Granville Street Bridge (Wikimedia Commons)

Should the Granville Bridge be reduced to four vehicle lanes?

Vancouver city council is set to discuss a report on the eight-lane bridge next week

Vancouver city council will soon consider a proposal to halve the lanes on the Granville Street Bridge and create a more pedestrian- and cyclist-friendly route.

According to a report on Jan. 22, the eight-lane bridge over False Creek was built in 1954 to connect to “high-speed, high-volume freeways that were never built.” It also says the bridge sees similar traffic volume to the Burrard Bridge, which has four lanes.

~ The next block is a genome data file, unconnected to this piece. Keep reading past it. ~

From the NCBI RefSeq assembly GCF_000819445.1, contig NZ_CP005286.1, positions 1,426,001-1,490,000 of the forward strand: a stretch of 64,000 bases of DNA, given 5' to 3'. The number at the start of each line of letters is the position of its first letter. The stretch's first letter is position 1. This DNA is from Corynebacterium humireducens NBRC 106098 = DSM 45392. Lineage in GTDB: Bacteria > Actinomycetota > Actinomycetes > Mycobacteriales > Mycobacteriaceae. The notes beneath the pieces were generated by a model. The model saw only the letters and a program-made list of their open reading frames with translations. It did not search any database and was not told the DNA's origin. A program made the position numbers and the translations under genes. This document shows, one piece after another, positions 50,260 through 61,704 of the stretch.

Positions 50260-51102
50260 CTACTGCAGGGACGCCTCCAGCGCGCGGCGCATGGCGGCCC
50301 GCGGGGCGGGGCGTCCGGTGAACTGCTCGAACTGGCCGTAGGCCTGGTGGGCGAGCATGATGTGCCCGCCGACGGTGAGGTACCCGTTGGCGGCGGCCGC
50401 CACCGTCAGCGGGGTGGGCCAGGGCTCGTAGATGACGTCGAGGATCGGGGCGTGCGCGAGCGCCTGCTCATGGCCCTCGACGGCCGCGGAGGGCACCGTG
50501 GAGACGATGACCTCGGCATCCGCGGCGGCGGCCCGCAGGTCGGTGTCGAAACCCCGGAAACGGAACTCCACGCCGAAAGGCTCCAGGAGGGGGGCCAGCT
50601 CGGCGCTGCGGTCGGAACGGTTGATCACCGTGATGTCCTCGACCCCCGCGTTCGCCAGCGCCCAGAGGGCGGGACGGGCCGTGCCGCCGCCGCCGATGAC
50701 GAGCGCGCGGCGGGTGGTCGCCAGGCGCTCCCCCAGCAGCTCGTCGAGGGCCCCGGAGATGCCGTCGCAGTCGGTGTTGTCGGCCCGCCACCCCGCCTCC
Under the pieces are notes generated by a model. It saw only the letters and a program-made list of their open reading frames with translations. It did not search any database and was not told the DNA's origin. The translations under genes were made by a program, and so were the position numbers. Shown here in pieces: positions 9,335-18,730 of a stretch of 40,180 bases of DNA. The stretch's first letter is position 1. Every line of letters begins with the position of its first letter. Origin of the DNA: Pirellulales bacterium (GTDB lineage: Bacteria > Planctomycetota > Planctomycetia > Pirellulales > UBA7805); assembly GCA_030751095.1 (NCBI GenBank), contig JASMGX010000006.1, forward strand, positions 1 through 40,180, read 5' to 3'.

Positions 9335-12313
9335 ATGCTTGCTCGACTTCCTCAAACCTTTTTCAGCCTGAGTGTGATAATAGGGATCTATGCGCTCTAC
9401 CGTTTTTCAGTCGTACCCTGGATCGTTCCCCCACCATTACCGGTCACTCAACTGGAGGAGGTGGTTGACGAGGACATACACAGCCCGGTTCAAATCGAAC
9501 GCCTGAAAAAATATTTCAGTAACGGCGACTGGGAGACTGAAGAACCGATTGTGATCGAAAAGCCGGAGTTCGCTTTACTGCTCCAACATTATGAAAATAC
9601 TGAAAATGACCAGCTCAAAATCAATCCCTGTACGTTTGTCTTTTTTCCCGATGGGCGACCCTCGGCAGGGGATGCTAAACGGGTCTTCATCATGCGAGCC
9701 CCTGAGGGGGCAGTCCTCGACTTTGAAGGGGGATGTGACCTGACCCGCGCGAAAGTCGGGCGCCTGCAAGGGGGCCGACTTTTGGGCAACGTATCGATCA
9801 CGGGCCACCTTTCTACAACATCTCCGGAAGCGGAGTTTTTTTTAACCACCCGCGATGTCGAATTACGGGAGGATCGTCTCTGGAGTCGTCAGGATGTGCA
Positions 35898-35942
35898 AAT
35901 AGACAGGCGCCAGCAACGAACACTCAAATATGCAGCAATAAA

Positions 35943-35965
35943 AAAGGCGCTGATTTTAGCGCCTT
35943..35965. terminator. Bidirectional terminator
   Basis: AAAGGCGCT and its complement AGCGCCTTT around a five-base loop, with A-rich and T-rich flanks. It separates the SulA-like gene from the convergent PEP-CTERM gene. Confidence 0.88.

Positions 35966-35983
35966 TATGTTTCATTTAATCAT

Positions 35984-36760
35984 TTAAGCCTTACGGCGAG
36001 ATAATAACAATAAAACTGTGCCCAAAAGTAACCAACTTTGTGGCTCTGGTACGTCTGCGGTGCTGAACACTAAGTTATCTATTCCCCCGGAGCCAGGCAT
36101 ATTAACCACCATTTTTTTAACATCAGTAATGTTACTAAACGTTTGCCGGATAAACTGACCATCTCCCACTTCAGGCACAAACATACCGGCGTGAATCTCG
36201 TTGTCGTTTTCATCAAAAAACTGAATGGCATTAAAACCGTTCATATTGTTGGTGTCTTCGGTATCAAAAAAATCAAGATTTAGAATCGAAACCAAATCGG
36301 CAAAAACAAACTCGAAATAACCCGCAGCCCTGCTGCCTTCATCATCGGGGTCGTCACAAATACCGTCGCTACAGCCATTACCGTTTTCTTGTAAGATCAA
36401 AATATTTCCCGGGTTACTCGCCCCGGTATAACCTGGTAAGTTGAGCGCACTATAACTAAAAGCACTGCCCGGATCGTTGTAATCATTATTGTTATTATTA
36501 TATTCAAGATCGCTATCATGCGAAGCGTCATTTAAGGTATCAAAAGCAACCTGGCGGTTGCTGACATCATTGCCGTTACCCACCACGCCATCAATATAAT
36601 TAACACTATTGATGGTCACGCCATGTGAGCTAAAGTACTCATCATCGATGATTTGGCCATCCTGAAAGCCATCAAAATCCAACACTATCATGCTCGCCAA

The city’s transportation plan, implemented in 2012, aims to make two-thirds of all trips through the city accessible by walking, cycling or public transit by 2040.

The bridge is “one of the most glaring barriers” in Vancouver’s pedestrian and cycling networks, the report says.

Building a central path along the bridge, which would be elevated and have physical barriers to protect pedestrians from vehicles, is the ideal method, the report says. Expanding existing sidewalks would be too difficult along the bridge’s unique design, while an additional structure just for pedestrians would be too costly.

Councillors are scheduled to discuss whether the proposal, which also includes $25 million in seismic upgrades, should move to public consultation at their next meeting on Tuesday. A refined proposal would be brought in July.


@ashwadhwani
ashley.wadhwani@bpdigital.ca

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